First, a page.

of all win the real leader of their enterprise: for here was the spot which
Isabella had mischievously revealed to him as the place of her pretended
meeting with the Regent.
For Friedrich, Luzio therefore lies in wait. Recognizing him in an elaborate
disguise, he blocks his way and, as Friedrich violently breaks loose, is on the
point of following him with shouts and drawn sword when, on a sign from
Isabella, who is hidden among some bushes, he is himself stopped and led away.
Isabella then advances, rejoicing in the thought of having restored the
betrayed Marianne to her faithless spouse. Believing that she holds in her hand
the promised pardon for her brother, she is just on the point of abandoning all
thought of further vengeance when, breaking the seal, to her intense horror she
recognizes by the light of a torch that the paper contains but a still more
severe order of execution, which, owing to her desire not to disclose to her
brother the fact of his pardon, a mere chance had now delivered into her hand,
through the agency of the bribed gaoler.
After a hard fight with the tempestuous passion of love, and recognizing his
helplessness against this enemy of his peace, Friedrich has in fact already
resolved to face his ruin, even though as a criminal, yet still as a man of
honor. An hour on Isabella’s breast, and then — his own death by
the same law whose implacable severity shall also claim Claudio’s life.
Isabella, perceiving in this conduct only a further proof of the
hypocrite’s villainy, breaks out once more into a tempest of agonized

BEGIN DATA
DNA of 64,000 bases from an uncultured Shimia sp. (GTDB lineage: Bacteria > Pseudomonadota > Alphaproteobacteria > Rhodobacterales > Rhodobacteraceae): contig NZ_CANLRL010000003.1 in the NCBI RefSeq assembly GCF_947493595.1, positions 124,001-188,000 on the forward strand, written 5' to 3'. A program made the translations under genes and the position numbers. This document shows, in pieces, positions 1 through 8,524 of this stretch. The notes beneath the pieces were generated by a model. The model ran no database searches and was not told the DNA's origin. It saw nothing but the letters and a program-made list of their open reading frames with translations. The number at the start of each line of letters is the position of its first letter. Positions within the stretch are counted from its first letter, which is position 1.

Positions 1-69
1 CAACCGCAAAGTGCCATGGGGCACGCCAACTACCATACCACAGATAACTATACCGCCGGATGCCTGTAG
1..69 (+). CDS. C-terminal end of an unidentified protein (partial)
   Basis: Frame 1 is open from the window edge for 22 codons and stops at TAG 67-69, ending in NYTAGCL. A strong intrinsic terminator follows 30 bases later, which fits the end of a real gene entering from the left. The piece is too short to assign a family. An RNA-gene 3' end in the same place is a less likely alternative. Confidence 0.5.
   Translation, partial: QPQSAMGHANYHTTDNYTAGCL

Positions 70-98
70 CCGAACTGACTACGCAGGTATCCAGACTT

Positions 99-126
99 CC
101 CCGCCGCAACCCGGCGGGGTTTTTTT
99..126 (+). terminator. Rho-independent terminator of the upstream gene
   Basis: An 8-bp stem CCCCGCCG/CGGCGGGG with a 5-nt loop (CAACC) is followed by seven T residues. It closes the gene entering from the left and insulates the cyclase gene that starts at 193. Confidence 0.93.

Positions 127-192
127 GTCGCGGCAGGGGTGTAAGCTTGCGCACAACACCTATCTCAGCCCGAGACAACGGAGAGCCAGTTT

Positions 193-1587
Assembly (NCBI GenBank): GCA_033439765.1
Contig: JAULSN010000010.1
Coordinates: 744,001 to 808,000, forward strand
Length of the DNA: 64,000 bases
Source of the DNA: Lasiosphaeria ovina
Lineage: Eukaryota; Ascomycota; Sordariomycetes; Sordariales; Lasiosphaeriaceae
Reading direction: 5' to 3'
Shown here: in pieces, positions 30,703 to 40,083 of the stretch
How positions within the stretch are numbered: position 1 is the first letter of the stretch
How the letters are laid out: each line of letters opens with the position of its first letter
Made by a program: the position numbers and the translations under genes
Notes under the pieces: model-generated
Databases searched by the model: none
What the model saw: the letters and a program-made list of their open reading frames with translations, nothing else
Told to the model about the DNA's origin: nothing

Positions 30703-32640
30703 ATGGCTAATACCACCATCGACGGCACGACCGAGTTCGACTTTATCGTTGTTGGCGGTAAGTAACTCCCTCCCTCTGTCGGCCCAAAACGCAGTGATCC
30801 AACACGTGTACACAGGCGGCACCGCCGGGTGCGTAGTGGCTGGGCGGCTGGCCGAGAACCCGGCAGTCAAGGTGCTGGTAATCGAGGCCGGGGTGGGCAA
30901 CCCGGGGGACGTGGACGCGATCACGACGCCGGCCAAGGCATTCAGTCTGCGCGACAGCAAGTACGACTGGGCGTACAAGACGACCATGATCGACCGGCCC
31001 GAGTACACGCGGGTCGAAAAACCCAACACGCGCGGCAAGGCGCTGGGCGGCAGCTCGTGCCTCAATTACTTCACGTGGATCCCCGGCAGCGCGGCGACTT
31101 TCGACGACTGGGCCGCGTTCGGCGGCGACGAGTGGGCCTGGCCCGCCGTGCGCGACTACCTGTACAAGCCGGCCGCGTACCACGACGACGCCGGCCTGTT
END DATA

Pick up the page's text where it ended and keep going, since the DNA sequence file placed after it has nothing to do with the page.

Upon her cry for immediate revolt against the scoundrelly tyrant, the people
collect together and form a motley and passionate crowd. Luzio, who also
returns, counsels the people with stinging bitterness to pay no heed to the
woman’s fury; he points out that she is only tricking them — for he
still believes in her shameless infidelity. Fresh confusion; increased despair
of Isabella; suddenly from the background comes the burlesque cry of Brighella
for help, who, himself suffering from the pangs of jealousy, has by mistake
arrested the masked Regent, and thus led to the latter’s discovery.
Friedrich is recognised, and Marianne, trembling on his breast, is also
Cries of joy burst forth all round; the needful explanations are quickly
given, and Friedrich sullenly demands to be set before the judgment-seat of the
returning King. Claudio, released from prison by the jubilant populace, informs
him that the sentence of death for crimes of love is not intended for all
times; messengers arrive to announce the unexpected arrival in harbor of the
King; it is resolved to march in full masked procession to meet the beloved
Prince, and joyously to pay him homage, all being convinced that he will
heartily rejoice to see how ill the gloomy puritanism of Germany is suited to
his hot-blooded Sicily.
[Synopsis Source: Wikipedia]
image_description=Isabella by Francis William Topham (1808-1877) [Source: Wikipedia]
first_audio_name=Richard Wagner: Das Liebesverbot
product_title=Richard Wagner: Das Liebesverbot
product_by=Friedrich: Raimund Herincx; Isabella: April Canielo; Lazio: Alexander Young; Claudio: Ian Caley; Mariana: Ilse Wolf; Brighella: Lawrence Richard; Antonio: Neil Jenkins; Angelo: William Elvin; Danieli: Leslie Fyson; Dorella: Elizabeth Gale; Pontio Pilato: David Lennox. BBC Northern Symphony Orchestra and Singers. Edward Downes, conductor. Live performance Manchester, May 1976.